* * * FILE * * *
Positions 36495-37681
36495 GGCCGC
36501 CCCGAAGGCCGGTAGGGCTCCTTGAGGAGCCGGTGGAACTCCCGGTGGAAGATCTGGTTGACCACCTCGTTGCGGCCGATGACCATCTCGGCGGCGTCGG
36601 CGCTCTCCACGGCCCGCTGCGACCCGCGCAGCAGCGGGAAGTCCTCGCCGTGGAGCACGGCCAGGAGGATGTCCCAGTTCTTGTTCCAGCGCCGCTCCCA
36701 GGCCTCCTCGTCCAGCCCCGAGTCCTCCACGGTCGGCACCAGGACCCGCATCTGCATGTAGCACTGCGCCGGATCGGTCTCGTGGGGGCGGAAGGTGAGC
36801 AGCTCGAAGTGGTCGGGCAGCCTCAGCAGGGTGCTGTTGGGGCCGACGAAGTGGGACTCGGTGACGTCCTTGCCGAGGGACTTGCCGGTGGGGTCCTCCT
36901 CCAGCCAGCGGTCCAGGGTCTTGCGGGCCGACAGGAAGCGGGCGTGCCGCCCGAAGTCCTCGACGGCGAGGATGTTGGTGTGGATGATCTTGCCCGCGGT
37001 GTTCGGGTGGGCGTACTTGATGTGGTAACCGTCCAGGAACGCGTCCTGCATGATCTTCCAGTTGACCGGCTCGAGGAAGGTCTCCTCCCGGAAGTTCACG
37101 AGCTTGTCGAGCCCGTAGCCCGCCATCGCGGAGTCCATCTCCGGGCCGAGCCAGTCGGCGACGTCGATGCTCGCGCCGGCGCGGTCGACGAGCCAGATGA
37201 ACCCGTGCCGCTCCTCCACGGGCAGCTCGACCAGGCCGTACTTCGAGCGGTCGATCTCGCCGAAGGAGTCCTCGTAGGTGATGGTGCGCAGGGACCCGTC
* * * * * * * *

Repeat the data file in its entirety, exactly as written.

Positions 36495-37681
36495 GGCCGC
36501 CCCGAAGGCCGGTAGGGCTCCTTGAGGAGCCGGTGGAACTCCCGGTGGAAGATCTGGTTGACCACCTCGTTGCGGCCGATGACCATCTCGGCGGCGTCGG
36601 CGCTCTCCACGGCCCGCTGCGACCCGCGCAGCAGCGGGAAGTCCTCGCCGTGGAGCACGGCCAGGAGGATGTCCCAGTTCTTGTTCCAGCGCCGCTCCCA
36701 GGCCTCCTCGTCCAGCCCCGAGTCCTCCACGGTCGGCACCAGGACCCGCATCTGCATGTAGCACTGCGCCGGATCGGTCTCGTGGGGGCGGAAGGTGAGC
36801 AGCTCGAAGTGGTCGGGCAGCCTCAGCAGGGTGCTGTTGGGGCCGACGAAGTGGGACTCGGTGACGTCCTTGCCGAGGGACTTGCCGGTGGGGTCCTCCT
36901 CCAGCCAGCGGTCCAGGGTCTTGCGGGCCGACAGGAAGCGGGCGTGCCGCCCGAAGTCCTCGACGGCGAGGATGTTGGTGTGGATGATCTTGCCCGCGGT
37001 GTTCGGGTGGGCGTACTTGATGTGGTAACCGTCCAGGAACGCGTCCTGCATGATCTTCCAGTTGACCGGCTCGAGGAAGGTCTCCTCCCGGAAGTTCACG
37101 AGCTTGTCGAGCCCGTAGCCCGCCATCGCGGAGTCCATCTCCGGGCCGAGCCAGTCGGCGACGTCGATGCTCGCGCCGGCGCGGTCGACGAGCCAGATGA
37201 ACCCGTGCCGCTCCTCCACGGGCAGCTCGACCAGGCCGTACTTCGAGCGGTCGATCTCGCCGAAGGAGTCCTCGTAGGTGATGGTGCGCAGGGACCCGTC